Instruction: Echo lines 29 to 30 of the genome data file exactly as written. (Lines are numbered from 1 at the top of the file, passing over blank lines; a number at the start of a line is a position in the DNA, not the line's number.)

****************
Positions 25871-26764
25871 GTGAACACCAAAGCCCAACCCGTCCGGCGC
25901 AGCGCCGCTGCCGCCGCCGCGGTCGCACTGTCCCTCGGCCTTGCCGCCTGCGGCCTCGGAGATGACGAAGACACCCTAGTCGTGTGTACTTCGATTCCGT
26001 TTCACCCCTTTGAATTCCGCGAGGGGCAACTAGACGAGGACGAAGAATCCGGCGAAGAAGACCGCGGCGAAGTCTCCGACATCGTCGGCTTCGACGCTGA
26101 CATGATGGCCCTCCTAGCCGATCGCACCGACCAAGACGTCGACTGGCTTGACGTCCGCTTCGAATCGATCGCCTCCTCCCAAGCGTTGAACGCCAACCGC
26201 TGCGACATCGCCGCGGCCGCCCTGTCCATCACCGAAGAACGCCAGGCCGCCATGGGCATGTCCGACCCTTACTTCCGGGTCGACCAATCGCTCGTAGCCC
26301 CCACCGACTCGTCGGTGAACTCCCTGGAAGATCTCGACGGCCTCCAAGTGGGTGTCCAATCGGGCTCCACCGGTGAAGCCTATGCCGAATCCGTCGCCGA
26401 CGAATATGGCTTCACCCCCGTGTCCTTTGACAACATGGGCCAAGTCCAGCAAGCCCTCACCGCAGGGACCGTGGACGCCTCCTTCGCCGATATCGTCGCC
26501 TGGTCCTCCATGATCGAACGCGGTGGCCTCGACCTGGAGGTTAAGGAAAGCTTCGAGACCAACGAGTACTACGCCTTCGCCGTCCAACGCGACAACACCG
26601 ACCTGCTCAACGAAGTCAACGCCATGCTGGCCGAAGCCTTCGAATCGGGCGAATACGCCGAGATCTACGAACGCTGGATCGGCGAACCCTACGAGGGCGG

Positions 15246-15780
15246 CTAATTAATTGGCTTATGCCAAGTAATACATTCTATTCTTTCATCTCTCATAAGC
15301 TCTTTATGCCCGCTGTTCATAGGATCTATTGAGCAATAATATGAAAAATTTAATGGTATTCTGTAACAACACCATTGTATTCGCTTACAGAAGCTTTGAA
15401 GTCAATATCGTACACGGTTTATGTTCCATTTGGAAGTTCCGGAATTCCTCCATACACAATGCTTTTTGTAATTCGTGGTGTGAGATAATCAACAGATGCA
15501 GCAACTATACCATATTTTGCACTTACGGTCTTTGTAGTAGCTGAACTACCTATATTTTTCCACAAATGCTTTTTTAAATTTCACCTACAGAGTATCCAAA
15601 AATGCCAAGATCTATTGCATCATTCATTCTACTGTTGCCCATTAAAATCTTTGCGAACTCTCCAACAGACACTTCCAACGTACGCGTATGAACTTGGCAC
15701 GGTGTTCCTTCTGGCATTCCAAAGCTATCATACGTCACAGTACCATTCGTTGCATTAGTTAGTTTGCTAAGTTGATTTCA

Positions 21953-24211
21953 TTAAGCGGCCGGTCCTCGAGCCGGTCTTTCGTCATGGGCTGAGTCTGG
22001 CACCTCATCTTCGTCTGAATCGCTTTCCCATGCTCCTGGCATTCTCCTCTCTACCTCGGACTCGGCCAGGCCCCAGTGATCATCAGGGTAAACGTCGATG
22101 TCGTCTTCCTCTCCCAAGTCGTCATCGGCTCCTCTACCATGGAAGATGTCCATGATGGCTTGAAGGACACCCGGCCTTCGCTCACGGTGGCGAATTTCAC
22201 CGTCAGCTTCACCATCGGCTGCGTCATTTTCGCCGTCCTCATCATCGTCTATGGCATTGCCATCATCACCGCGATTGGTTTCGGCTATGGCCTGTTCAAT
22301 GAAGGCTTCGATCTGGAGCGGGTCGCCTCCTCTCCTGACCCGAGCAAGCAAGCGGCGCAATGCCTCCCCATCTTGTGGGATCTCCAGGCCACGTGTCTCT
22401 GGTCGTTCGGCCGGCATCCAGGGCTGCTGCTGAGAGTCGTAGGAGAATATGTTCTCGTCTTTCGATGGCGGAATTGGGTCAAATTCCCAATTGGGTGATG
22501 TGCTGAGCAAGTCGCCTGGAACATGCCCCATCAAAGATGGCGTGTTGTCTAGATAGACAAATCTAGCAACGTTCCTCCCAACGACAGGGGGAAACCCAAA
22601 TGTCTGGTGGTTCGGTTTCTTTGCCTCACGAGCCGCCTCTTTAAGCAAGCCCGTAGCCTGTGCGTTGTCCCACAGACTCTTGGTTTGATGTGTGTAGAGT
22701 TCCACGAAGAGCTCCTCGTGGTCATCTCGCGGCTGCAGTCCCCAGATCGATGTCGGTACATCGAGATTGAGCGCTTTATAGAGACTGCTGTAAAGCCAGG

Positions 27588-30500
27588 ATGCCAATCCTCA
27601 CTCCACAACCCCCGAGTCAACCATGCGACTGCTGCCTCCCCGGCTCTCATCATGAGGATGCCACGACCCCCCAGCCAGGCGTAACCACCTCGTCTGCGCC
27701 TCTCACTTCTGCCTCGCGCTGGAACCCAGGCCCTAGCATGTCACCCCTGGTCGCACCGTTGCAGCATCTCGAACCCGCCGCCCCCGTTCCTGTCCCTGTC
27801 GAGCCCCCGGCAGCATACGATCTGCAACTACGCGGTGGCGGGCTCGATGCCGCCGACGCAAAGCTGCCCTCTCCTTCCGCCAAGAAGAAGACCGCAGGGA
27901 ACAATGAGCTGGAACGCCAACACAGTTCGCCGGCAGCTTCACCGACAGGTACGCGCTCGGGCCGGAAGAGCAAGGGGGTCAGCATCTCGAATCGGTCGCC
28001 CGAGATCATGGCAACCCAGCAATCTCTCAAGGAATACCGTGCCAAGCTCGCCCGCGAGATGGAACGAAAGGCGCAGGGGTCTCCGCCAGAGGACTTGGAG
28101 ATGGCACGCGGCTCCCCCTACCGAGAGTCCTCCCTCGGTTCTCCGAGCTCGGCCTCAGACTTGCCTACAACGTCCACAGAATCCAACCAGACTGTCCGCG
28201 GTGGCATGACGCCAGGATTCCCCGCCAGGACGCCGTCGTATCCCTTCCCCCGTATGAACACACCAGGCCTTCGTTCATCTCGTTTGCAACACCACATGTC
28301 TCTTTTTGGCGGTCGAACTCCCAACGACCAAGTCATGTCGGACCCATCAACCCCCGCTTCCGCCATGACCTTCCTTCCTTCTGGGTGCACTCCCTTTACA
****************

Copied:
27588 ATGCCAATCCTCA
27601 CTCCACAACCCCCGAGTCAACCATGCGACTGCTGCCTCCCCGGCTCTCATCATGAGGATGCCACGACCCCCCAGCCAGGCGTAACCACCTCGTCTGCGCC